IT & a healthier earth

The other day I had an opportunity to attend a panel discussion by several experts on climate change and energy policy. With the 2008 presidential election only 2 weeks away, Heinz Endowments and CMU invited the panel experts to present their policy advice for our next president. I blogged about this event elsewhere. I also discussed it with my students on my teaching blog – see their reactions here.The environmental crisis is real. The global climate destruction is so severe that drastic measures must be put in place, fast. The experts talked about renewable energy sources, more green innovations in engineering, and cap-and-trade tax policies. Although these arguments were compelling, no one mentioned how information technology could be used innovatively to help the environment (except maybe if cap-and-trade is adopted, there’ll be a huge demand for IS professionals to help with designing information systems that track carbon consumptions, credits, and taxes). How about these ideas:

1. Telecommuting – Driving and burning fossil fuel just to get to work is so last century. It’s also killing the earth. If everyone telecommutes as little as one day out of the week, we can cut down fossil fuel consumption by 20%. That’s huge.

2. Paperless Processes – OK the paperless office idea really didn’t work out as well as expected. We are a lot more attached to our paper and books than we thought. However, small changes to certain business processes can dramatically cut down demand for paper. Providing customers with incentives to do without paper statements is an excellent example. Take a good at the value chain. It maybe a gold mine for paperless improvements.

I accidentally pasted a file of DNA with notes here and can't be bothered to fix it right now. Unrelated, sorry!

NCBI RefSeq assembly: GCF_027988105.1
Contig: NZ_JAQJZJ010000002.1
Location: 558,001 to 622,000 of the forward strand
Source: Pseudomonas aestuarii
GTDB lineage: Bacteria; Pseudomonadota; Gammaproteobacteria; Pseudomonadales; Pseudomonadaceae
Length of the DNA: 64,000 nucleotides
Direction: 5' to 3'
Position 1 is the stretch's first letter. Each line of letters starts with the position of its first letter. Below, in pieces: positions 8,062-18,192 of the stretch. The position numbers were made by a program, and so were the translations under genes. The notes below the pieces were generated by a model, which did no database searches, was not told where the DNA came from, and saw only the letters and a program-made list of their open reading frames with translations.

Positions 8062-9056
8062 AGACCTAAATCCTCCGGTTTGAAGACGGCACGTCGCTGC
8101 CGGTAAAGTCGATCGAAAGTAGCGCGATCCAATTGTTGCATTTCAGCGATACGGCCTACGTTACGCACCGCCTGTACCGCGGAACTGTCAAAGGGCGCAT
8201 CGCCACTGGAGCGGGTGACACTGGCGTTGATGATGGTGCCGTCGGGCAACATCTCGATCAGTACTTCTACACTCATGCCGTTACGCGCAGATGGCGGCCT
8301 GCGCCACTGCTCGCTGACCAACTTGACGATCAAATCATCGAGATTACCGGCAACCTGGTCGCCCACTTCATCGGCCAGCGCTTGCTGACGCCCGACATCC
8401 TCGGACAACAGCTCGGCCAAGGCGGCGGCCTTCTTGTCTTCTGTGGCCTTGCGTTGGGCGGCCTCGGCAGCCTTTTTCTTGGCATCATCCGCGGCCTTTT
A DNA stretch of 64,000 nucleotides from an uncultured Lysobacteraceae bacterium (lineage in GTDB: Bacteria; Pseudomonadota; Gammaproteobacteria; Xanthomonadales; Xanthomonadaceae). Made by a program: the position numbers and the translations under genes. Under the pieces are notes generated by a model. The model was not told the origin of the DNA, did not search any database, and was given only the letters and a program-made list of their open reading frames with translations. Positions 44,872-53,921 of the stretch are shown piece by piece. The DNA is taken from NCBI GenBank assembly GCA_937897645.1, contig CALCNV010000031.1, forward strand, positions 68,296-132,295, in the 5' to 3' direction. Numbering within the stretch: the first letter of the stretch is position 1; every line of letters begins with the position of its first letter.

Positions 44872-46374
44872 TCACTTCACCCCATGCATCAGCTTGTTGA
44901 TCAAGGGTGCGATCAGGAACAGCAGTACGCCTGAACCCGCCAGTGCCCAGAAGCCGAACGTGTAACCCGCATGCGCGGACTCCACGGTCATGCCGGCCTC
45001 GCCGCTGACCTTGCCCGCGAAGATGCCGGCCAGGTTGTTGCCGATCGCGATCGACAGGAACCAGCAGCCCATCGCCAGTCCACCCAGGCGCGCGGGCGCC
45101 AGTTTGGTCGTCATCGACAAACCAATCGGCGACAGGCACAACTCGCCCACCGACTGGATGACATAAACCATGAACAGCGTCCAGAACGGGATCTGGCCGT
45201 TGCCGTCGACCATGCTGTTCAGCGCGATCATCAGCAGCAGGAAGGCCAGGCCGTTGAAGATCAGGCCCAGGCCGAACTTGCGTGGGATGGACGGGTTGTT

3. Telepresence – If you think driving is a sin, then flying is a federal crime – flying is much worse than driving in terms of energy demands. Telepresence technology has been so advanced that there really isn’t any more clear reason for business air travel (assuming the facility is available at both ends, which may take a while to become a reality). Watch a 30-sec demo of Cisco’s system here.

These are just the starting points. How else do you think IT can help the wounded earth heal, and enable us to create a better, healthier world?

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3 Responses

  1. Good points–as a PhD student I have focused on computer mediated communication and collaboration research for just these reasons, to name a few. Telecommuting and teleconferencing can offer benefits, but also new challenges to people collaborating over distances. New technologies like the Cisco system or Sun’s Wonderland changes the nature of virtual communication with features not previously available or available to the same extent. I think this is an exciting and important area to understand to make the best and most efficient use of new technologies. Apart from the special circumstances surrounding virtual collaboration for the people, we also need to take a careful look at the energy & resources necessary to run some programs and supply hardware/software. I recently read in Geo magazine that the average resident of the virtual world Second Life uses more energy through running the program than an average person in Brazil living his/her daily life! These are complex issues, but well worth untangling in my opinion.

  2. Hi Rachel
    Nice discussion to start.And also quite in sync with the AOM 2009 theme!
    Regards
    Nilay
    Dr.Nilay Yajnik
    Professor of Information Systems
    NMIMS University , Mumbai , India
    http://www.nmims.edu/ourteam/nilay.htm

  3. Dear Jestice and Nilay,
    Thank you for your interest in this important topic. Incidentally, McKinsey just released a report confirming IT’s role in reducing carbon emissions:
    http://hbsp.ed10.net/r/NUEJ/67AQN/5VMFH9/SL7YN/TG27P/QR/h

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